Enragés

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Enraged Ones
Enragés
Leaders

Jaques Roux
Théophile Leclerc

Jean Varlet
Claire Lacombe
Founded 1792 (1792)
Dissolved 1794 (1794)
Split from Jacobin Club
Ideology Republicanism
Direct democracy
Proto-socialism
Ultra-radicalism
Political position Far-left
Colours      Red

The Enraged Ones (French: Les Enragés) were a small number of firebrands known for defending the lower class and expressing the demands of the radical sans-culottes during the French Revolution.[1] They played an active role in the May 31-June 2, 1793 Paris uprisings that forced the expulsion of the Girondins from the National Convention, allowing the Montagnards to assume full control.[2]

The Enragés became associated with this term for their angry rhetoric appealing to the Convention to take more measures that would benefit the poor. Jacques Roux, Jean Varlet, Théophile Leclerc, and Claire Lacombe, the primary leaders of the Enragés, were strident critics of the Convention for failing to carry out the promises of the Revolution.[3]

The Enragés were not a unified party. Rather, the individual figureheads that comprised the group identified as the Enragés worked for their own objectives, and evidence of cooperation is inconclusive.[4] As individual political personalities, the Enragés were cynical to the point of anarchism, suspicious of most political organizations and individuals, and they resisted ties to others.[5] The leaders did not see themselves as part of a shared movement, and Roux even called for Varlet’s arrest.[6] The notion of the Enragés as a cohesive group was perpetuated by the Jacobins as they lumped their critics Leclerc and Roux into one group.[7]

Primary demands[edit]

In 1793, Jacques Roux delivered a speech at the National Convention known as the “Manifesto of the Enragés” that represents the essential demands of the group. He asserted that freedom and equality were thus far “vain phantoms” because the rich had profited from the Revolution at the expense of the poor. To remedy this, he proposed measures for price controls, arguing “Those goods necessary to all should be delivered at a price accessible to all.” He also called for strict punishments against actors engaged in speculation and monopoly. He demanded the Convention take severe action to repress counterrevolutionary activity, promising to “show them [enemies] those immortal pikes that overthrew the Bastille.” Lastly, he accused the Convention of ruining the finances of the state and encouraged the exclusive use of the assignats to stabilize finances.[8]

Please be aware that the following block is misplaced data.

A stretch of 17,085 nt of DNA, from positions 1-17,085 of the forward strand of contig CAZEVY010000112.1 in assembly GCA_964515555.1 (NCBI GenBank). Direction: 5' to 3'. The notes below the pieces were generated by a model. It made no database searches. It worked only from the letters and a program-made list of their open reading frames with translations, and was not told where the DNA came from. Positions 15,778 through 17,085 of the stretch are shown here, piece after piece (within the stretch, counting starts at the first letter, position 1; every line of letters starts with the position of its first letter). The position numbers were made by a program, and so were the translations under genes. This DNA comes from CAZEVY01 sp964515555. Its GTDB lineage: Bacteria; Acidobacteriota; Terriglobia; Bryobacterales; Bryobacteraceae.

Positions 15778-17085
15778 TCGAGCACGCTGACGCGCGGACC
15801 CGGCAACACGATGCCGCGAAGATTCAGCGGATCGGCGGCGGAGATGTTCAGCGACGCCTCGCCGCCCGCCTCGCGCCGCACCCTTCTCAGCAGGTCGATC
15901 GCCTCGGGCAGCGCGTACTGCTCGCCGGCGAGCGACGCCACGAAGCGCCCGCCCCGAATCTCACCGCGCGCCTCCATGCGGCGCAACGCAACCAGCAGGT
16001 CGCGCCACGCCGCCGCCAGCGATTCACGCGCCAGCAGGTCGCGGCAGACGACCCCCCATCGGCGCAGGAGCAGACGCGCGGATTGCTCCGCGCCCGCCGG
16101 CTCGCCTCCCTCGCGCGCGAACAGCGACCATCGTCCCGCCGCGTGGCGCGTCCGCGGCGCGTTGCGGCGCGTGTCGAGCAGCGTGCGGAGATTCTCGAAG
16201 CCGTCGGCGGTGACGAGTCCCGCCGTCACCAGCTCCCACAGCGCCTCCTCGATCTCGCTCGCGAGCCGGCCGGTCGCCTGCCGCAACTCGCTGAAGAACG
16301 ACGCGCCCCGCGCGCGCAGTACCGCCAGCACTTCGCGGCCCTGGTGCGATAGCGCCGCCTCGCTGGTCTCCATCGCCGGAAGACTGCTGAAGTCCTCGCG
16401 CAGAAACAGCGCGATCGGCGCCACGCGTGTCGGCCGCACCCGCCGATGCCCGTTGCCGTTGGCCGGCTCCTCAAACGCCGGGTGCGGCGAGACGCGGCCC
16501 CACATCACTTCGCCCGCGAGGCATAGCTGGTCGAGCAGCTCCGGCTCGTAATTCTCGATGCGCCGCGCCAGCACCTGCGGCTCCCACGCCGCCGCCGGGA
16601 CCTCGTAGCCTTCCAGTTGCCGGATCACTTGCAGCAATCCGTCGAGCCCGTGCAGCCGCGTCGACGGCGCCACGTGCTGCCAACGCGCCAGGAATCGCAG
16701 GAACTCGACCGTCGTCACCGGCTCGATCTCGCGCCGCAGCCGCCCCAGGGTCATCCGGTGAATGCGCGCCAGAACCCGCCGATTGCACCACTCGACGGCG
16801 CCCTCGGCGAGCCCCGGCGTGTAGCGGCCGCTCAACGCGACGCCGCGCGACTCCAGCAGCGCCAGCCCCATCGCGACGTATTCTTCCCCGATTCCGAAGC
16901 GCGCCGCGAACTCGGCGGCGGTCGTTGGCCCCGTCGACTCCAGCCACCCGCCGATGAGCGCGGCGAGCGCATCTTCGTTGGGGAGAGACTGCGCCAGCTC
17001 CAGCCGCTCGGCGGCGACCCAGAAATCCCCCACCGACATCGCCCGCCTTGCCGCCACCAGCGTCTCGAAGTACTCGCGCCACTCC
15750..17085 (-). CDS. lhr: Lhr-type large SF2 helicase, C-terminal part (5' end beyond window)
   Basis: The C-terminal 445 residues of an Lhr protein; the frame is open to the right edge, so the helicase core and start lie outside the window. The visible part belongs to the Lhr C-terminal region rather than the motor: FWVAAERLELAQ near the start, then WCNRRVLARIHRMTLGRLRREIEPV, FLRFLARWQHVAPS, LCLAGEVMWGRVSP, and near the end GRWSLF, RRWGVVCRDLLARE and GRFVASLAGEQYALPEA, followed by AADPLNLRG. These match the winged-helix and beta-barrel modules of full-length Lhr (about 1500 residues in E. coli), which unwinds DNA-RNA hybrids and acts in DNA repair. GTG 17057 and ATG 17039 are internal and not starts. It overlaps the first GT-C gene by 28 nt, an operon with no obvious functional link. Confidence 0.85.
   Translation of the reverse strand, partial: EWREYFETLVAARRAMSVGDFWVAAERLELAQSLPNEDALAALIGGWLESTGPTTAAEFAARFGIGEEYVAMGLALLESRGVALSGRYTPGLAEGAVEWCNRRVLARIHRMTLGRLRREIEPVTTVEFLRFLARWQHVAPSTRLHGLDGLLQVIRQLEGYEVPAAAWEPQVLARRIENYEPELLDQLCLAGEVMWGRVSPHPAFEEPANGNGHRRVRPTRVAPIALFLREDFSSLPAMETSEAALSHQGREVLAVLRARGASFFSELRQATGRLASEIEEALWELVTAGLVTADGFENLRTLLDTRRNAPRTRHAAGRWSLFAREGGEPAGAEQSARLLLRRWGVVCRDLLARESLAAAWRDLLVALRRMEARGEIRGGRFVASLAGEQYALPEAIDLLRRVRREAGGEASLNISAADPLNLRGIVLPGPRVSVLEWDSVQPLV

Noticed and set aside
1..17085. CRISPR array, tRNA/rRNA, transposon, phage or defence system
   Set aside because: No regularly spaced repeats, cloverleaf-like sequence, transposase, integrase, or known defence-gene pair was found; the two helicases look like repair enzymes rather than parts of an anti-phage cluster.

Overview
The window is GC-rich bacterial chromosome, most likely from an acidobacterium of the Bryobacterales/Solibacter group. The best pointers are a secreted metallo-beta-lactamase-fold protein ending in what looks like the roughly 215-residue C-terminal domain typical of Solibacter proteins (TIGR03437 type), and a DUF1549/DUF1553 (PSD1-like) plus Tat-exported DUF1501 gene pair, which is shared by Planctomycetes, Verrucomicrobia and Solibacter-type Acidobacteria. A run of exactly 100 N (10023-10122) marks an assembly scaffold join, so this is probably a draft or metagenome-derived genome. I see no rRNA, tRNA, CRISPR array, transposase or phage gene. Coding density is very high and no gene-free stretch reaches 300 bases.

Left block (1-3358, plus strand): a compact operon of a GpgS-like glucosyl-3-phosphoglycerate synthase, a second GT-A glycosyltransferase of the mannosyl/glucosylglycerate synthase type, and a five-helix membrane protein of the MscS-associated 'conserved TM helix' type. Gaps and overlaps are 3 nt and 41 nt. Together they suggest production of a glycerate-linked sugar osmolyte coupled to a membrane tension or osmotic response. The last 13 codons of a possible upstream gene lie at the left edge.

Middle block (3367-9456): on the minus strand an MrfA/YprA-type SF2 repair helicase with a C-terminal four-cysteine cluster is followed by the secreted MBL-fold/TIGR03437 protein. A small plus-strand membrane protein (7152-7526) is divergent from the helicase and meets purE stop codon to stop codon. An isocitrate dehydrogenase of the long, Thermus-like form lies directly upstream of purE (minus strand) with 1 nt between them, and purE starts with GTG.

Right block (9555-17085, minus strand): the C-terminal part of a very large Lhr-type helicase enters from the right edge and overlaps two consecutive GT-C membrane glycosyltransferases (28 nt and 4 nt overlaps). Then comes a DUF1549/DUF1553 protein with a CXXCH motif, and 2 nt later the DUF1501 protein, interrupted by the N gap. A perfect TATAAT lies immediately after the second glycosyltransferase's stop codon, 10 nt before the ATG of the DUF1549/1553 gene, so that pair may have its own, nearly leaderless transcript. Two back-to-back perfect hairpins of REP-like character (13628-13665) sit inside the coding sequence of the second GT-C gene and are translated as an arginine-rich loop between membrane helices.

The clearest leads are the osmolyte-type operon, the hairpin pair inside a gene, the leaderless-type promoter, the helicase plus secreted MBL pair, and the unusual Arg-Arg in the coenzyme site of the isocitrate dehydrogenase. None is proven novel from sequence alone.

Formation of the Enrages[edit]

The Enrages formed in response to the Jacobin’s reluctance to restrain the capitalist bourgeois. Many Parisians feared that the National Convention protected merchants and shop-keepers at the expense of the san-culottes. The Enrages, though not a cohesive body, offered the working poor a platform to express their dissent. Their dissent was often conveyed through riots, public demonstrations, and passionate oratory.

Jacques Roux and Jean-Francois Varlet, emboldened the Parisian working poor to approach the Jacobin Club on, 22 February 1793, and persuade them to place price controls on necessary goods. The Enrages appointed two females to represent the movement and their agenda to the National Convention. However, the Convention refused to grant them an audience. This provoked outrage and criticism throughout Paris. Some went as far as to accuse the Convention of protecting the merchant elite’s interests at the expense of the san-culottes. Further attempts for the Enrages to communicate their position were denied by the Convention. Determined to be heard they responded with revolt. They plundered the homes and businesses of the merchant elite, employing direct action to meet their needs. The Enrages are noted for using legal and extra legal means to achieve their ends.[9]

The Enrages were composed of members within the National Convention and the san-culottes. They illuminated the internal and external war the san-culottes battled. They complained that the National Convention ordered men to fight on the battlefield, without providing for the widows and orphans remaining in France. They emphasized the unavailability of basic necessities, particularly bread. In his, Manifesto of the Enrages, Jacques Roux colorfully expressed this sentiment to the National Convention. He stated. “Is it necessary that the widows of those who died for the cause of freedom pay, at the price of gold, for the cotton they need to wipe away their tears, for the milk and the honey that serves for their children?” [10]